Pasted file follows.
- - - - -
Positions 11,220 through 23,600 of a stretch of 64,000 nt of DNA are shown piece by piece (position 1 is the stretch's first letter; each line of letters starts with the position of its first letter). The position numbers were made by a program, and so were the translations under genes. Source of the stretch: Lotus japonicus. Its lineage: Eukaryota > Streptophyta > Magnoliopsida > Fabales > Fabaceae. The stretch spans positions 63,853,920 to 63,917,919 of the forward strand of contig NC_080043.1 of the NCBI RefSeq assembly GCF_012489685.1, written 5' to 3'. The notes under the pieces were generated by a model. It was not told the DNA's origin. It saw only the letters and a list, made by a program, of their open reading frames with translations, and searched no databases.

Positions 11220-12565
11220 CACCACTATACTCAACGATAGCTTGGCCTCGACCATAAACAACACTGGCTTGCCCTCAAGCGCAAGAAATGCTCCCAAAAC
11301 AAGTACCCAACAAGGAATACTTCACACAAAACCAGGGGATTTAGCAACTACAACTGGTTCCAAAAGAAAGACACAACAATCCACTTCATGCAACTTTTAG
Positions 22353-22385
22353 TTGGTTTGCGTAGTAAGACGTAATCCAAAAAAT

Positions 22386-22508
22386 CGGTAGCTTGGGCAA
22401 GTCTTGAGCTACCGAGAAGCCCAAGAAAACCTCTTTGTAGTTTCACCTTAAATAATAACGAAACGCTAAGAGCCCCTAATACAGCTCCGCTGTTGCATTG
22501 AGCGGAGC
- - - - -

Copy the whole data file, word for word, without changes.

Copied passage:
Positions 11,220 through 23,600 of a stretch of 64,000 nt of DNA are shown piece by piece (position 1 is the stretch's first letter; each line of letters starts with the position of its first letter). The position numbers were made by a program, and so were the translations under genes. Source of the stretch: Lotus japonicus. Its lineage: Eukaryota > Streptophyta > Magnoliopsida > Fabales > Fabaceae. The stretch spans positions 63,853,920 to 63,917,919 of the forward strand of contig NC_080043.1 of the NCBI RefSeq assembly GCF_012489685.1, written 5' to 3'. The notes under the pieces were generated by a model. It was not told the DNA's origin. It saw only the letters and a list, made by a program, of their open reading frames with translations, and searched no databases.

Positions 11220-12565
11220 CACCACTATACTCAACGATAGCTTGGCCTCGACCATAAACAACACTGGCTTGCCCTCAAGCGCAAGAAATGCTCCCAAAAC
11301 AAGTACCCAACAAGGAATACTTCACACAAAACCAGGGGATTTAGCAACTACAACTGGTTCCAAAAGAAAGACACAACAATCCACTTCATGCAACTTTTAG
Positions 22353-22385
22353 TTGGTTTGCGTAGTAAGACGTAATCCAAAAAAT

Positions 22386-22508
22386 CGGTAGCTTGGGCAA
22401 GTCTTGAGCTACCGAGAAGCCCAAGAAAACCTCTTTGTAGTTTCACCTTAAATAATAACGAAACGCTAAGAGCCCCTAATACAGCTCCGCTGTTGCATTG
22501 AGCGGAGC